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The politics of implementation: The role of traditional authorities in delivering social policies to poor people in Kenya

  • The article contributes to understanding the political economy of implementation of social protection programmes at local level. Current debates are dominated by technocratic arguments, emphasizing the lack of financial resources, technology or skills as major barriers for effective implementation. Describing how chiefs, assistant-chiefs and community elders are routinely at the centre stage of core implementation processes, including targeting, enrolment, delivery, monitoring, awareness and information, data collection or grievance and redress, this study on Kenya argues for the need to look more closely into the local political economy as an important mediating arena for implementing social policies. Implementation is heavily contingent upon the local social, political and institutional context that influences and shapes its outcomes. These processes are ambivalent involving multiple forms of interactions between ‘formal’ and ‘informal’ institutional structures, which may support initial policy objectives or induce policy outcomes substantially diverging from intended policy objectives.

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Metadaten
Document Type:Article
Language:English
Author:Barbara Rohregger, Katja Bender, Bethuel Kinyanjui Kinuthia, Esther Schüring, Grace Ikua, Nicky Pouw
Parent Title (English):Critical Social Policy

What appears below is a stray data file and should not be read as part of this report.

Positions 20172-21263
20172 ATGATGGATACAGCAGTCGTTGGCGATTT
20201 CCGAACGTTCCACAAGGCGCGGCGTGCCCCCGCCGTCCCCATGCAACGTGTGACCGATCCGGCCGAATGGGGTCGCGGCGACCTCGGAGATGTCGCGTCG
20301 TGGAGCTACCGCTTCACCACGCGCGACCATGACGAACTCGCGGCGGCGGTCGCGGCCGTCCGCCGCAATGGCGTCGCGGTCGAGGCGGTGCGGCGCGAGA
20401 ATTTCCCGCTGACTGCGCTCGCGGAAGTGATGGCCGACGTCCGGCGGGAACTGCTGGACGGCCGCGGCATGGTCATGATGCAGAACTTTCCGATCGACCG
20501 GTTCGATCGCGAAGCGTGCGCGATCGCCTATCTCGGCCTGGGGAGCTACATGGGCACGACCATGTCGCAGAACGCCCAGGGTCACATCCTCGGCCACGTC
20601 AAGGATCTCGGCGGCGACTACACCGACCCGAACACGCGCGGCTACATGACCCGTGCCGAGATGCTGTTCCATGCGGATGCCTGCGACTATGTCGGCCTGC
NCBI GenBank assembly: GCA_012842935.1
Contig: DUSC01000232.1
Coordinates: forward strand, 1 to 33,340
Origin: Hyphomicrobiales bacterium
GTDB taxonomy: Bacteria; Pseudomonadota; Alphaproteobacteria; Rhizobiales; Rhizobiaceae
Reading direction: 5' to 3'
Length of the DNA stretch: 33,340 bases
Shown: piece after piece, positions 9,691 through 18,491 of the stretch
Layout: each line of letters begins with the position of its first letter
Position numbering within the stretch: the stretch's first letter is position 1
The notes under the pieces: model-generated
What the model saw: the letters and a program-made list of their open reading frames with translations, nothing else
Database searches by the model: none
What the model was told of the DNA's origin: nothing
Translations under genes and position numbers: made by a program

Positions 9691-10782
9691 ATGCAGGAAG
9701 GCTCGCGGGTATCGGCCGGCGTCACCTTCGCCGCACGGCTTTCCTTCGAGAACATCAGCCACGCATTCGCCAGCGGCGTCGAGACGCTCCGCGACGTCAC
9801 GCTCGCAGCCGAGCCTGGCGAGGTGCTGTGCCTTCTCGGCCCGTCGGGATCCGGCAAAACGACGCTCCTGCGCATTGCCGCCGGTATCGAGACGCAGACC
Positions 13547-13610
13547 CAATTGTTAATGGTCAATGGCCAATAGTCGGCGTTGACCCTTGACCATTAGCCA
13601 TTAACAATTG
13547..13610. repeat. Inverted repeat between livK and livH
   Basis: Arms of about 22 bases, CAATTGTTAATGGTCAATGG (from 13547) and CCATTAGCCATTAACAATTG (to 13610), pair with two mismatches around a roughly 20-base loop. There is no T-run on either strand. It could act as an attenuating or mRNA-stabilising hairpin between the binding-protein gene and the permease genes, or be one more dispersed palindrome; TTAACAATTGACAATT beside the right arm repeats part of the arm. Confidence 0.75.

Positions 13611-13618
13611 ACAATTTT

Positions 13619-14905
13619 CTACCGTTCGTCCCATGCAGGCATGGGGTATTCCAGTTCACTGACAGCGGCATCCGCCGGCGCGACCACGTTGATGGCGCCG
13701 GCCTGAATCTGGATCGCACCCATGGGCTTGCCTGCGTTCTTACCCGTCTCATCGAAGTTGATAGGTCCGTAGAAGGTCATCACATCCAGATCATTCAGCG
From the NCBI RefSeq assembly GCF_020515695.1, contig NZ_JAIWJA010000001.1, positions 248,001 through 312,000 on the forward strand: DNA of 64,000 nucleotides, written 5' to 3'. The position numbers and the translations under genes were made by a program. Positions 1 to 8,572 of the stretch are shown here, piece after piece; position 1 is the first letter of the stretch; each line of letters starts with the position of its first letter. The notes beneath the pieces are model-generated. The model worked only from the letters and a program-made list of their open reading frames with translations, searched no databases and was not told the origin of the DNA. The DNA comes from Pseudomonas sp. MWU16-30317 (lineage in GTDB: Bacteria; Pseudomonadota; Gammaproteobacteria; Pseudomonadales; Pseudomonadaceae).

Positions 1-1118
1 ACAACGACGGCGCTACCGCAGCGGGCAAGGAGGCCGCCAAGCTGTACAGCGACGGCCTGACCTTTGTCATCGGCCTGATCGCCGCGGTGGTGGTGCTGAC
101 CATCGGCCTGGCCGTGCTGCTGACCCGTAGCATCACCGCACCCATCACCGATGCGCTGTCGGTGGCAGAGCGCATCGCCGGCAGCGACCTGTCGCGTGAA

First Page:2147483647
ISSN:0261-0183
DOI:https://doi.org/10.1177/02610183211009889
Publisher:SAGE Publications
Date of first publication:2021/05/02
Submission status:Online First
Note:
© The Author(s) 2021. This article is distributed under the terms of the Creative Commons Attribution-NonCommercial 4.0 License
Note:
The author(s) disclosed receipt of the following financial support for the research, authorship, and/or publication of this article: This article is based on a comparative research project on social policies and inclusive growth in Kenya and Ghana. It was supported by funding of the NWO-WOTRO Science for Global Development Framework, through the INCLUDE knowledge platform ‘Inclusive Development in Sub-Saharan Africa’ research programme (W08.390.004).
Tag:Kenya; informal institutions; local context; political economy; social protection
Departments, institutes and facilities:Fachbereich Wirtschaftswissenschaften
Fachbereich Sozialpolitik und Soziale Sicherung
Internationales Zentrum für Nachhaltige Entwicklung (IZNE)
Dewey Decimal Classification (DDC):3 Sozialwissenschaften / 36 Soziale Probleme, Sozialdienste / 361 Soziale Probleme und Sozialhilfe im Allgemeinen
Open Access Funding:Hochschule Bonn-Rhein-Sieg / Hochschul- und Kreisbibliothek / Open Access Transformationsverträge / Sage 2021
Entry in this database:2021/05/05
Licence (German):License LogoCreative Commons - CC BY-NC - Namensnennung - Nicht kommerziell 4.0 International